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What HR Professionals Should Know About the State of STEM

A group of people in an office working on computers.

​Even amid massive layoffs in the tech sector, STEM (science, technology, engineering and mathematics) skills are in high demand. It's a paradox that many employers these days are facing—even those finding themselves needing to cut back on staffing levels.  

Travis Lindemoen is managing director of Nexus IT Group, a cybersecurity recruitment and career consulting firm in Overland Park, Kan. He has seen increased demand for IT roles, including data analysts, software developers, cloud engineers, cybersecurity specialists and computer science professionals.

There are, Lindemoen said, "rising strains on talent pools due to high competition among large companies such as Amazon or Google looking to fill vacancies quickly with highly qualified personnel." To combat these challenges, he said, "employers must leverage several tactics to ensure they are able to successfully recruit top quality candidates who can remain engaged within their organization."

A recent report from STEMconnector called State of STEM: Challenges and Opportunities offered insights and recommendations for organizations on how to support STEM talent and address gaps in STEM workforce development.

The five gaps identified were:

  • A skills gap—a mismatch in the STEM skills employers need and the skills job seekers have.
  • A belief gap—negative beliefs that limit employees' ability to see themselves in STEM careers.
  • A postsecondary gap—a lack of college graduates with STEM skills and competencies who are ready to enter the workforce.
  • A geographic gap—a lack of access to both STEM training and STEM jobs based on geography and lack of connectivity.
  • A demographic gap—certain gender and race backgrounds remain underrepresented among STEM talent.

Jessica Lambrecht, CEO and co-founder of The Rise Journey, an HR strategy and organizational culture consulting firm focused on supporting diversity, equity, inclusion, belonging and accessibility, said, "We see challenges in hiring STEM talent with almost all of the teams we partner with." She said these challenges include:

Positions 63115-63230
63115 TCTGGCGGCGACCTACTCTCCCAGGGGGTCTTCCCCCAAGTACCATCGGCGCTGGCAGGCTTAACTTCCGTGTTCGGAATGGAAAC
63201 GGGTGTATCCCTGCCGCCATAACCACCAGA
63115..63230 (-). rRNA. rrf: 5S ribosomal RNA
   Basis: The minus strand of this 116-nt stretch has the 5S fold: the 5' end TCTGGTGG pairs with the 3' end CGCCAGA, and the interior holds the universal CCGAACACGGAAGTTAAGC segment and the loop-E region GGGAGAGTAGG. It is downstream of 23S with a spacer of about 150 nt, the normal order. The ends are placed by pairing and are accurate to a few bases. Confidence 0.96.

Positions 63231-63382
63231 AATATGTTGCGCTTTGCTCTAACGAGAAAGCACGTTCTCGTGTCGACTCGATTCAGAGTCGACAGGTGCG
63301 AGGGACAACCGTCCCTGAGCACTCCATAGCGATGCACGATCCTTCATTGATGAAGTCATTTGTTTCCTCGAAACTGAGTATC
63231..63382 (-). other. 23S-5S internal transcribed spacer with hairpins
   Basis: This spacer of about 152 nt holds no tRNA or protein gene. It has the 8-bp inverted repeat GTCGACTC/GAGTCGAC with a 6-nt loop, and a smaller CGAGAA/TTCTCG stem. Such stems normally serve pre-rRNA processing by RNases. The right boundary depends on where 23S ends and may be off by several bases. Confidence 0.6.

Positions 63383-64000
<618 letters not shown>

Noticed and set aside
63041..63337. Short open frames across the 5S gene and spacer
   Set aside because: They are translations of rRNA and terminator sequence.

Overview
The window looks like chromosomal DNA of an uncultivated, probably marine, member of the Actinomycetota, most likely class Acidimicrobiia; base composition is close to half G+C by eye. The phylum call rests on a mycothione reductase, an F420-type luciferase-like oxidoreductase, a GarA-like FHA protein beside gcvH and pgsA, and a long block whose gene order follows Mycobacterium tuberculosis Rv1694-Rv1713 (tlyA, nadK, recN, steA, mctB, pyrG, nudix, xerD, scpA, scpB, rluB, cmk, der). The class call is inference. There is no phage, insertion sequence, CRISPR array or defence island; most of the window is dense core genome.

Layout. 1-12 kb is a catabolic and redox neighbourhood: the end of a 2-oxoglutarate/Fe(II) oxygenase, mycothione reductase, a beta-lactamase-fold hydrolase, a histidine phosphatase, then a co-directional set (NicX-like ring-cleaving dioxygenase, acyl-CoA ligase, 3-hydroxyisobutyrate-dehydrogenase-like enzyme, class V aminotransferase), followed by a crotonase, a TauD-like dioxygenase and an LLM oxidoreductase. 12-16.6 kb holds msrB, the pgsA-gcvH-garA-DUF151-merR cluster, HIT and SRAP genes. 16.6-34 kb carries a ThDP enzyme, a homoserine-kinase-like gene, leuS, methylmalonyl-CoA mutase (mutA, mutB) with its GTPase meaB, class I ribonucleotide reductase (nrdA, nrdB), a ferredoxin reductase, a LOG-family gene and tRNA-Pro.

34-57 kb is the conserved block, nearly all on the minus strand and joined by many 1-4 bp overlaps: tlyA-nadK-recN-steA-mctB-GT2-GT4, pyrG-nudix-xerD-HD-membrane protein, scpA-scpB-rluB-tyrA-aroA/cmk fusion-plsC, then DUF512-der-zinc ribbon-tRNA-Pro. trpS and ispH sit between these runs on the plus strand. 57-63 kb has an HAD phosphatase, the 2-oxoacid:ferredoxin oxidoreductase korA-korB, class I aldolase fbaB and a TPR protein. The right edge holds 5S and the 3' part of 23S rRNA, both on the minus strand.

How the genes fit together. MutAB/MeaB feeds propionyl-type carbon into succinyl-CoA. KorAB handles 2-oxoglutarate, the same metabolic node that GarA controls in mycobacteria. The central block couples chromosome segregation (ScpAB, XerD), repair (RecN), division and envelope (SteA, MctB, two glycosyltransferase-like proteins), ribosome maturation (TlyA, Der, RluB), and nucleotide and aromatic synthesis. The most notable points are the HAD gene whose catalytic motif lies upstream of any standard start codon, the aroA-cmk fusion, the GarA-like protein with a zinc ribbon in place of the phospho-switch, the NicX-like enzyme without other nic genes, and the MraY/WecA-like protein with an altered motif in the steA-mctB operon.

• Struggles related to building up a reliable and robust sourcing pipeline.
  • Difficulties staying competitive in terms of compensation.
  • Diversity, particularly gender, as a concern for teams hiring for STEM roles.

"Despite women outperforming men in coding, interpersonal, and leadership skills, surging firings by technology companies last year disproportionately affected women and midcareer talent," according to a statement from Women Impact Tech, a firm based in New York City that offers conferences, collaboration and professional growth opportunities for women and minorities in technology.

The solutions outlined in the State of STEM report are great, Lambrecht said, particularly those related to "developing and diversifying education opportunities."

In addition, Lindemoen suggested that employers "consider forming powerful partnerships with postsecondary institutions offering STEM qualifications." Employers, he said, "can collaborate with universities offering technical degrees in order to gain access to thousands of talented graduates pursuing various career paths, including cybersecurity, engineering or artificial intelligence programming."

Another opportunity, Lindemoen said, is to establish relationships "with local startups in an effort to identify potential contractors that might not necessarily be open to more traditional job postings but would still be great additions given their specialized knowledge base or skill sets required for certain projects."

These efforts, though, shouldn't stop once STEM talent is on board, Lindemoen said. "Organizations should strive to foster an environment where collaboration among multi-disciplinary teams is encouraged so newer members feel both welcomed and supported throughout their tenure at a company, allowing them to contribute innovative ideas from day one," he said. 

Another way to ensure the environment is appealing to STEM talent and serves to keep them on board and engaged is to focus on flexibility. Women Impact Tech suggests some steps that organizations can take to help women and racial minorities gain an edge in STEM-related roles, including:

  • Providing more flexibility in work location and hours. They noted that "several tech companies requiring employees to return to the office are seeing a higher turnover."
  • Providing leadership and skills-building opportunities.
  • Designing workplaces with parents in mind.

Technology itself can allow for the flexibility that many employees are craving. It can also play a critical role in providing access to the training opportunities, support and resources that employees need to stay on top of technological advancements.

Learning and development is critical, Lambrecht said, because "this is a fast-moving space, and keeping STEM talent trained in new technology is important for retention and job security."

As the State of STEM report said, "Harnessing the power of new technologies, innovative learning models, and inclusive work environments is likely to have positive repercussions among those engaging in the STEM ecosystem."

Lin Grensing-Pophal is a freelance writer in Chippewa Falls, Wis.


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